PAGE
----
Wine is a result of using yeasts (Saccharomyces) in an anaerobic (oxygen-free) environment to convert the sugars from the pressed grape juice into ethanol in the two-step process illustrated in the figure below.  The first step -- glycolysis -- results in the 6-carbon glucose being split into two 3-carbon pyruvate molecules.  In the next step --- alcoholic fermentation - four atoms of oxygen and two atoms of carbon leave the pyruvate, resulting in acetaldehyde which is converted into ethanol.

Alcoholic fermentation (Source:

Wine is never fermented completely dry as sugars such as xylose and arabinose survive the fermentation process unscathed.  The amount of alcohol produced as a result of fermentation is directly related to the amount of sugar present in the juice initially.  The conversion ratio is ºBrix x 0.55 = alcohol in wine (Dr. Dharmadhikari).  Residual sugar is the measure of sugar solids remaining after alcoholic fermentation and is stated in g/L.  For dry wines the residual sugar ranges between 0.2 and 0.3 g/L while the measure for sweet dessert wines ranges between 5 and 15 g/L.

In wine, the sweetness of sugar balances out the bitterness of phenols.  Sweetness is perceptible by humans at around 1% of volume but that perception is dependent on the size of the sugar molecule. Both fructose and glucose are single sugar molecules and are perceived as sweet by humans because they fit neatly into the receptors on the tongue.  Carbohydrates, on the other hand, are long chains of sugars, do not fit neatly into the receptors on our tongues, and are not perceived as sweet.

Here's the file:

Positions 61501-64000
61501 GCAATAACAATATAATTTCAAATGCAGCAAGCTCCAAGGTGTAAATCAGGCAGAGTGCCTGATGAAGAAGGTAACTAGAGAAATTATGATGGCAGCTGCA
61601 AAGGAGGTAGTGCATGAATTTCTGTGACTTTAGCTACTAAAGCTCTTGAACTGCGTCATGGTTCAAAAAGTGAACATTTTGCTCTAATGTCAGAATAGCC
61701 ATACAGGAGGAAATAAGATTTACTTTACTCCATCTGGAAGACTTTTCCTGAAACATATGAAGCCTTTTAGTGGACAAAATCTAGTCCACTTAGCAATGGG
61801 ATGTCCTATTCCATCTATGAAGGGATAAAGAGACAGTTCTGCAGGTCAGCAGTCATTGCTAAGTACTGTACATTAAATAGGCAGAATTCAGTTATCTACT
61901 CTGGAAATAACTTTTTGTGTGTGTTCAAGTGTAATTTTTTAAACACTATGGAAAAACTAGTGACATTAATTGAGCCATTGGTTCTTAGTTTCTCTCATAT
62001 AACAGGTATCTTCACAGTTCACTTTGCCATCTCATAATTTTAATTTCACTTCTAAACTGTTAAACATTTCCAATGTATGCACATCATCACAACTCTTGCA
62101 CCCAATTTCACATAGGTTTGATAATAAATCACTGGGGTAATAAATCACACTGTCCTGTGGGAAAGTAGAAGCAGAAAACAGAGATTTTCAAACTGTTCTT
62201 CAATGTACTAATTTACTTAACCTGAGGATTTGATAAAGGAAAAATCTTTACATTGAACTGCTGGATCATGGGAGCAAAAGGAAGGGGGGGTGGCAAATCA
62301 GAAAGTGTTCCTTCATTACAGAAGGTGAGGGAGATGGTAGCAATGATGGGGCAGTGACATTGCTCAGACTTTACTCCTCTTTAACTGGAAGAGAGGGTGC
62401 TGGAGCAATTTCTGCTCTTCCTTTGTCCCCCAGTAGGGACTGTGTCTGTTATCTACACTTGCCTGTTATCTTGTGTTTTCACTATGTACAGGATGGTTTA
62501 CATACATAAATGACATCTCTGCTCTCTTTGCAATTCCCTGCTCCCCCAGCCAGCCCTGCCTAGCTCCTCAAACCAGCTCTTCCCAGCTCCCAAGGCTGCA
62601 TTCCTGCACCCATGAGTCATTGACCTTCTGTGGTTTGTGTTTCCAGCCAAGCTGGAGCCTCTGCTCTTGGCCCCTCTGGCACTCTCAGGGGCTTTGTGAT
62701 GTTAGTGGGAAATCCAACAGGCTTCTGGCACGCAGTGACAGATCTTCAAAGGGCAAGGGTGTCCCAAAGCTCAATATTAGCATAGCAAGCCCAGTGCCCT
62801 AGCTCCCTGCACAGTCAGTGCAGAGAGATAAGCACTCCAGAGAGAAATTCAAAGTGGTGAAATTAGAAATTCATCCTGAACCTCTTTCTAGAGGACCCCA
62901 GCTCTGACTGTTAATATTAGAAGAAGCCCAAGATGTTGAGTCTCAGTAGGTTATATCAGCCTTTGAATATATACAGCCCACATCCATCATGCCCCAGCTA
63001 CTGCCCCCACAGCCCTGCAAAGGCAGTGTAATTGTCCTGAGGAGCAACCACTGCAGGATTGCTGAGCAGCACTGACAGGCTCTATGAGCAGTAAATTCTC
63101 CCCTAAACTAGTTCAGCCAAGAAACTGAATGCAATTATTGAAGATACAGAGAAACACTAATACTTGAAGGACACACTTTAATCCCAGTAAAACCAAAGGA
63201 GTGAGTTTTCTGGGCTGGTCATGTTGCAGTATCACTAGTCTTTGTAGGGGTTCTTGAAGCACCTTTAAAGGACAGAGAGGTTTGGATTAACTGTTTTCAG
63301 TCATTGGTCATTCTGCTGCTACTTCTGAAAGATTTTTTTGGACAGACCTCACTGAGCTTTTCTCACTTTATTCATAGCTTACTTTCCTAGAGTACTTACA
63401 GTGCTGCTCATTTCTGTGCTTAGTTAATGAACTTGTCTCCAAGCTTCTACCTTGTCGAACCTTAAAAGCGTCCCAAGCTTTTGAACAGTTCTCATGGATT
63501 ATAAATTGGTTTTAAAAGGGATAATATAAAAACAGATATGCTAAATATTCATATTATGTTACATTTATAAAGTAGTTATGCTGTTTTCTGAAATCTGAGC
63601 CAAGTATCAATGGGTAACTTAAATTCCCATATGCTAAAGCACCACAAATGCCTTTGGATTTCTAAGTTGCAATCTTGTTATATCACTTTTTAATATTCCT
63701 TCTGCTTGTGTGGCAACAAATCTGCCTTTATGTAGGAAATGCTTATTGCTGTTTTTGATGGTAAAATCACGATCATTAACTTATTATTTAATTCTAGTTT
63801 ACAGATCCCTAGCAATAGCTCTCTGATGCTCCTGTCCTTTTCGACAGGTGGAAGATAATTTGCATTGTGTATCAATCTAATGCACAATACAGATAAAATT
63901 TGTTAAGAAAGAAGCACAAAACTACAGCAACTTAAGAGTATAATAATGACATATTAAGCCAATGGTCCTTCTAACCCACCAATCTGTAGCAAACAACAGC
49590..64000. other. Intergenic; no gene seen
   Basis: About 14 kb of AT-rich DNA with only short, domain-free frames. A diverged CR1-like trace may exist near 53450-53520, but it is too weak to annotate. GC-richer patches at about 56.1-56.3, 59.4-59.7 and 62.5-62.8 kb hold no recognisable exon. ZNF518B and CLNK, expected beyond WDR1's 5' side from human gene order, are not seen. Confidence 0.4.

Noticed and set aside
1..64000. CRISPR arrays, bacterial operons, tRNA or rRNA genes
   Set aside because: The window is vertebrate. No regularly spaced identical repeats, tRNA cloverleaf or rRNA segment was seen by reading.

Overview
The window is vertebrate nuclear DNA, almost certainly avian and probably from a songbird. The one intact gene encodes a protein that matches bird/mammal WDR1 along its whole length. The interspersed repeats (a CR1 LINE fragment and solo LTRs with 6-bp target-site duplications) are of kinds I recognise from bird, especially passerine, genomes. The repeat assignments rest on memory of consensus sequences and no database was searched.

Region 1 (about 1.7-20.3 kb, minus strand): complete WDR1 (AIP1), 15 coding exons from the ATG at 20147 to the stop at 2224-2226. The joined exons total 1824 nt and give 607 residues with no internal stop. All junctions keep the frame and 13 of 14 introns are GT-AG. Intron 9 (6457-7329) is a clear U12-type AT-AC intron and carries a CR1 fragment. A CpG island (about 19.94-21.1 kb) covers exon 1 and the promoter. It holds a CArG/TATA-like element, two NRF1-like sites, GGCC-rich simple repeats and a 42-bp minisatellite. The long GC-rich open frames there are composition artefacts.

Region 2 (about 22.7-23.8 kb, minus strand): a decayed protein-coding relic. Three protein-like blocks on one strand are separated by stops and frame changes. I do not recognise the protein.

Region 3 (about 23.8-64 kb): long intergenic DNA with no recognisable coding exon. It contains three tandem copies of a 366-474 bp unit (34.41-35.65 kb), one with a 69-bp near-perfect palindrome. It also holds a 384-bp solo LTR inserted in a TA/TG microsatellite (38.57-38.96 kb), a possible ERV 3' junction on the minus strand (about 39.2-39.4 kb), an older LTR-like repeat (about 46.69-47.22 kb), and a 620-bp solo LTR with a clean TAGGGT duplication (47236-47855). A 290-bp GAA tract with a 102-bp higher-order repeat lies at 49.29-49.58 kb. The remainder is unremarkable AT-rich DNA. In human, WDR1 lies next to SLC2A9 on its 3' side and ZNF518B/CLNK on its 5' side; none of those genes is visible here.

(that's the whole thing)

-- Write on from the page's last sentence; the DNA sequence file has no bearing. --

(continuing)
As stated previously, wine balance is viewed as a key indicator of wine quality.  If a wine has insufficient sugar in relation to its acids and phenols, it will present as harsh and acidic and will retard the evolution of flavors in the mouth.  In such a case the winemaker may choose to add sugar (chaptalize) in the form of cane sugar (sucrose in cane sugar is inverted by the enzymes present in the wine and converted into glucose and fructose) or corn sugar (dextrose which will be fermented quickly by the yeasts).

Alcohol adds to the sensation of sweetness in a wine. It also adds a thickness. Too much alcohol and the wine can present as hot, lead to a reduced perception of wine aroma, and can impart a sense of intoxication.  For a winemaker doing business in the US, there is an approximately $.50 difference in the taxes paid per gallon of produced wine if the alcohol level goes beyond 14.001%.  If the winemaker believes that the wine would benefit from de-alcoholization, there are three methods available to him/her: reverse osmosis, spinning cone, and adding water.  These methods will be discussed in greater detail in a subsequent post.

Hopefully the normal grape-growing and alcoholic fermentation process would have produced a balanced wine but if an imbalance were brought about by an insufficiency or excess of alcohol, the winemaker has tools available to address the problem.

© Wine -- The View From Orlando